The Origins of the Bible, Part II Biblical Contradictions, Discredited Attitudes and Horror Stories

Column by Bishop John Shelby Spong on 19 March 2008 0 Comments
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I have been an excited student of yours since the first time
you came to our church in Austin, Texas. You affirmed the
beliefs I held from childhood while I "served" as a daughter of a
Baptist minister. I knew I didn't buy what was being sold, but I
had no way, short of blasphemy, to express my feelings.

I have a cousin in his mid 60's who has had a stroke, making
his life hell on Earth. He is a person whose beliefs consist of
seeing God in the beauty around him and has always expressed a
lot of gratitude for his simple, joy-filled life. He has made
the decision to take his life, because day by day it becomes more
unbearable. His life has little "quality" right now. He is
alone. Friends have scattered and I'm the only connection he has
with the outside world. Now that he has faced the fact that he
really does want to go on to whatever is next, his childhood
fundamentalism teachings of hell keep cropping up and he becomes
riddled with fear. While I want him to be in full control of his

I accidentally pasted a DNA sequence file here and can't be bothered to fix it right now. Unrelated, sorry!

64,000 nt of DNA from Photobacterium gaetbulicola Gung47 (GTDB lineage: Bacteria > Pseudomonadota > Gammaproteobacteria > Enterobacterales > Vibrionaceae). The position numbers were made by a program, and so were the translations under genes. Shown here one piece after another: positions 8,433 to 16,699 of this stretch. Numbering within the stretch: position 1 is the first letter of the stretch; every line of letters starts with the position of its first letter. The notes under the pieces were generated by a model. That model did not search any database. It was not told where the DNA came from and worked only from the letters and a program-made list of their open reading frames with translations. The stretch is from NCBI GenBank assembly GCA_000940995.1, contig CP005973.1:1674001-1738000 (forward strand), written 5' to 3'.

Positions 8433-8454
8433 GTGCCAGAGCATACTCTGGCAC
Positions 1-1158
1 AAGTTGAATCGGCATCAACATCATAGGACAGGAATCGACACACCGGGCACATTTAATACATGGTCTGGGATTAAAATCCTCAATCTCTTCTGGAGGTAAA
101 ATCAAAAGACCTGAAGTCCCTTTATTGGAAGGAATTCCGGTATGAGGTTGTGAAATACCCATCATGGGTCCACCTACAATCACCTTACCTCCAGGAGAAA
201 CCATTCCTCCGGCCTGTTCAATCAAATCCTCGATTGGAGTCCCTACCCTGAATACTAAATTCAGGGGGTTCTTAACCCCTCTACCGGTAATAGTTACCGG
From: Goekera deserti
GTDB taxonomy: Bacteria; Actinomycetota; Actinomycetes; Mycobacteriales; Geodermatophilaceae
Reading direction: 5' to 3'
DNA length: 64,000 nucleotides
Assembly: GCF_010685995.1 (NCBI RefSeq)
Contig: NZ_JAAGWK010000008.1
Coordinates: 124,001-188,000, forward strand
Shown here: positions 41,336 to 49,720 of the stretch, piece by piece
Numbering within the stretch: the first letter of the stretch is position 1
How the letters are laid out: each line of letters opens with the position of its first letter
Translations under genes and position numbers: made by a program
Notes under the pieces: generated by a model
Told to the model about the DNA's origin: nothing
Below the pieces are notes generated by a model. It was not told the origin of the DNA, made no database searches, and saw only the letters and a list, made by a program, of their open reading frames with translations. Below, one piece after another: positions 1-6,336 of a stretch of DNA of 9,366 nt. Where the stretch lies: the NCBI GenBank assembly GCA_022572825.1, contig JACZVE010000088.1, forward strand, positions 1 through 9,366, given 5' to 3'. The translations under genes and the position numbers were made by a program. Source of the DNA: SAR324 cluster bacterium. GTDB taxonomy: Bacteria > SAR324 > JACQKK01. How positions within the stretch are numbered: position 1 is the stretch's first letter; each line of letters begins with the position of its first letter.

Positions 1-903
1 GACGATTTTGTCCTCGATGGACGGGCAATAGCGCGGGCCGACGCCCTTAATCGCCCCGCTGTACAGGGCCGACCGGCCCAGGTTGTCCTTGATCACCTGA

decision to stay or go, and I do not share with him that I couldn't
live the life he's in, I would also like to assist him in getting
beyond this fear of hell and a punishing God. What do you say to
people who want to control the process of their death?


I am on the board of "Compassion in Dying" in
Oregon and believe very strongly in a person's right to determine
how and when he or she dies when the quality of life disappears.
I believe it is a life-affirming decision for people facing
situations like that of your cousin, to say "what I am now living
is not life and I do not choose to participate in this charade
any further."

Had modern medicine not advanced as rapidly as it has
over the last century, the probability is that we would not have
to make this decision. A century ago your cousin would have
already died as a result of the stroke. Those who argue that
suicide violates God's power over life and death do not seem to
realize that so does all modern medicine. If left to "God's
Plan" most of us would be dead by age 40.

The issue about the fear of a punishing deity is quite
another situation. It is little more than bad theology, clung to
in ignorance and based on medieval practices of behavior control.
Those ideas should be dismissed out of hand for being the
superstitious things they are. If your cousin is still under the
control of that kind of mentality, it will be hard to help him
into a new understanding at this point in his life. That needed
to be done while he was healthy of mind and body. It is probably
too late now. My advice since you live in Austin, Texas, would
be to consult someone at the Austin Pastoral Counseling Center,
which is affiliated with the Episcopal Theological
Seminary of the Southwest
there in Austin. I don't know the
people who are there now but I knew the founder of that
counseling center and I don't think that institutions wander too
far from their own history, so I would tend to trust its

I wish you well.

John Shelby Spong




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